Zambia: The Zambian International Biomass Burning Emissions Experiment (ZIBBEE) (IFFN No. 18 – January 1998)


The Zambian International BiomassBurning Emissions Experiment

(IFFN No. 18 – January 1998, p. 92-93)

The ZIBBEE experiment was organized in cooperation with the US Forest Service Fire Chemistry Laboratory, the Zambian Meteorology Department and NASA’s AERONET and EOS IDS program with the primary objectives to quantify the aerosol and trace gas fluxes from the Miombo woodlands of southern Africa. Embedded within this study are objectives to quantify the consumption of biomass (carbon) from biomass burning, validation of aerosol retrievals from various satellite sensors, and direct radiative forcing by biomass burning aerosols.

Experimental Design

The main focus was to measure the carbon flux from the massive amount of burning taking place to the east of the Western Province of Zambia, estimate direct radiative forcing due to smoke from biomass burning, and validate satellite aerosol retrievals. The measurement approach established a 400 km transect of ground based sun photometers orthogonal to the prevailing easterlies and to fly an in situ aerosol and trace gas sampling system in the transect to establish a 2-D measurement plain during a variety of meteorological and burning conditions. The ground-based measurement network remained in operation for the duration of the burning season. Appropriate satellite, meteorological and ancillary ground based data were collected.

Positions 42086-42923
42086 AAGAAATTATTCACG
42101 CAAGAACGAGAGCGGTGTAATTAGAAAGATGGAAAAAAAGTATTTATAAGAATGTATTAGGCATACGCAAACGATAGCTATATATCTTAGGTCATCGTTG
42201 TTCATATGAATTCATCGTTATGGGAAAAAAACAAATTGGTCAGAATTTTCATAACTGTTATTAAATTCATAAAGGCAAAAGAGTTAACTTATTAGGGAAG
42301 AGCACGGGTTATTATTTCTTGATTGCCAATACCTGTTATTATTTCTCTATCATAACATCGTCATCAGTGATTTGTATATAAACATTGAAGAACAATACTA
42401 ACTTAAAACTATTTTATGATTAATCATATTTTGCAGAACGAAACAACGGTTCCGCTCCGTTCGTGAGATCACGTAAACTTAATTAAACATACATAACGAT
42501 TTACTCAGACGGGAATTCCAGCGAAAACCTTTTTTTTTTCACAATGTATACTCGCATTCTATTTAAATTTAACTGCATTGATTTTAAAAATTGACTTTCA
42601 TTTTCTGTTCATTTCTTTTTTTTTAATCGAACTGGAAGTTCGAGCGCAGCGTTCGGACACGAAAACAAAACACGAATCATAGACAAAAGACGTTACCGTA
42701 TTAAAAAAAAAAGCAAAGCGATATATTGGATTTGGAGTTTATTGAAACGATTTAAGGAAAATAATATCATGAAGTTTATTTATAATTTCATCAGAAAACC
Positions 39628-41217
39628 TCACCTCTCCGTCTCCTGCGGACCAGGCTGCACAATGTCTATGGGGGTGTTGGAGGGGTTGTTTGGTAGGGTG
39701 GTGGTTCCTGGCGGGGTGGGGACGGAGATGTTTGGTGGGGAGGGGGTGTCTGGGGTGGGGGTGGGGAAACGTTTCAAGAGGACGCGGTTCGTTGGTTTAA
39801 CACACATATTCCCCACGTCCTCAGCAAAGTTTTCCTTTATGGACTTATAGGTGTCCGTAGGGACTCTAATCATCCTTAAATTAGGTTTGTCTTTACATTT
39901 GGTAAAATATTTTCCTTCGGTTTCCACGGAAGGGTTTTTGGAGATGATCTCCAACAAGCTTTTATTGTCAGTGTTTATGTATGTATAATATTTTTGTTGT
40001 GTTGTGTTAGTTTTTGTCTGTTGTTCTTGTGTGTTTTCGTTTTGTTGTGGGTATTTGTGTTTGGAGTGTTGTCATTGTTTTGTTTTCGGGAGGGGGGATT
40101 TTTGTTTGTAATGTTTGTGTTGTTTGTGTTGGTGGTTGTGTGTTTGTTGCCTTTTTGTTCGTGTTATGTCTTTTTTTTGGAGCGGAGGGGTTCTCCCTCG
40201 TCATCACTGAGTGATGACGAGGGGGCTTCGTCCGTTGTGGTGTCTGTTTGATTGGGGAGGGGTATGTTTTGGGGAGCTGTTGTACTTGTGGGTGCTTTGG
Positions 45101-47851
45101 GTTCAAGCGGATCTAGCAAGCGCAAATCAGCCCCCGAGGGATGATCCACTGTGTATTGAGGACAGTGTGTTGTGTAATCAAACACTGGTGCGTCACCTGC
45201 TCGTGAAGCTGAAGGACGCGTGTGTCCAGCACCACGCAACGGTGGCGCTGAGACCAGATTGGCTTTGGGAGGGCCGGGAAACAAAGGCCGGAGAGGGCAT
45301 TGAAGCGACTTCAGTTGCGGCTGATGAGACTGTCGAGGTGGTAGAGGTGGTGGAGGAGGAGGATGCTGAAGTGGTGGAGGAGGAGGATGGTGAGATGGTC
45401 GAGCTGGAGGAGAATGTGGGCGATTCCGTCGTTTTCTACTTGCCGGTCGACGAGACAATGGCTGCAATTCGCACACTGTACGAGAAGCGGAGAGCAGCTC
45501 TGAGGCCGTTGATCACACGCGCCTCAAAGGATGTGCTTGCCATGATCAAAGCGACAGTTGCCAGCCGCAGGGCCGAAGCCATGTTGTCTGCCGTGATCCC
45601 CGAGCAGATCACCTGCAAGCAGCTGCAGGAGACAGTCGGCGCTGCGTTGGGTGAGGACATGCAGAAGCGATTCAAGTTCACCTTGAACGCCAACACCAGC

Instrumentation Involved 

  • Four cimel automatic sun-sky scanning spectral radiometers were maintained at Sesheke, Senanga, Mongu and Zambezi. Solar flux measurements were established at Mongu, Zambezi, and Senanga.
  • Total column ozone and AOT from hand-held microtops instruments were established at Mongu, temporary, and mobile sites.
  • Low volume particulate mass samples were collected on Teflon filters with a six hour replacement schedule.
  • An additional site for automatic cimel measurements and microtops was established midway between Senanga and Mongu on flight days.
  • Automatic weather stations were established the previous year at Senanga, in Mongu and Zambezi by the USFS.
  • A 20 site network of 2-band hand-held sun photometers was established at and between the four principle sites.
  • A micropulse lidar (MPL) was deployed at Mongu for the continuous monitoring of the aerosol profile.

An airborne instrument package which included in situ measurements of ozone, aerosol filter samples, canister samples, WS, WD, relative humidity, CO, CO2, backscatter and location information was loaded onto a Cessna-206 and other small aircraft.

AVHRR imagery will be used to estimate radiative forcing, fire events, radiative properties of aerosols, aerosol optical depths and cloud droplet size distributions.

Participating institutions of ZIBBEE 

  • United States Forest Service, Intermountain Fire Sciences Laboratory, Missoula – U.S.A
  • Zambian Meteorological Office, Mongu – Zambia
  • NASA Goddard Space Flight Center, Greenbelt – U.S.A
  • University of Virginia
  • University of Alabama, Huntsville – U.S.A.

 Principle contact for ZIBBEE:


Darold E. Ward
Intermountain Fire Sciences Laboratory
US Forest Service
P.O. Box 8089
U.S.A. – Missoula, MT 59801

Fax: ++1-406-329-4863
Phone: ++1-406-329-4862

Country Notes


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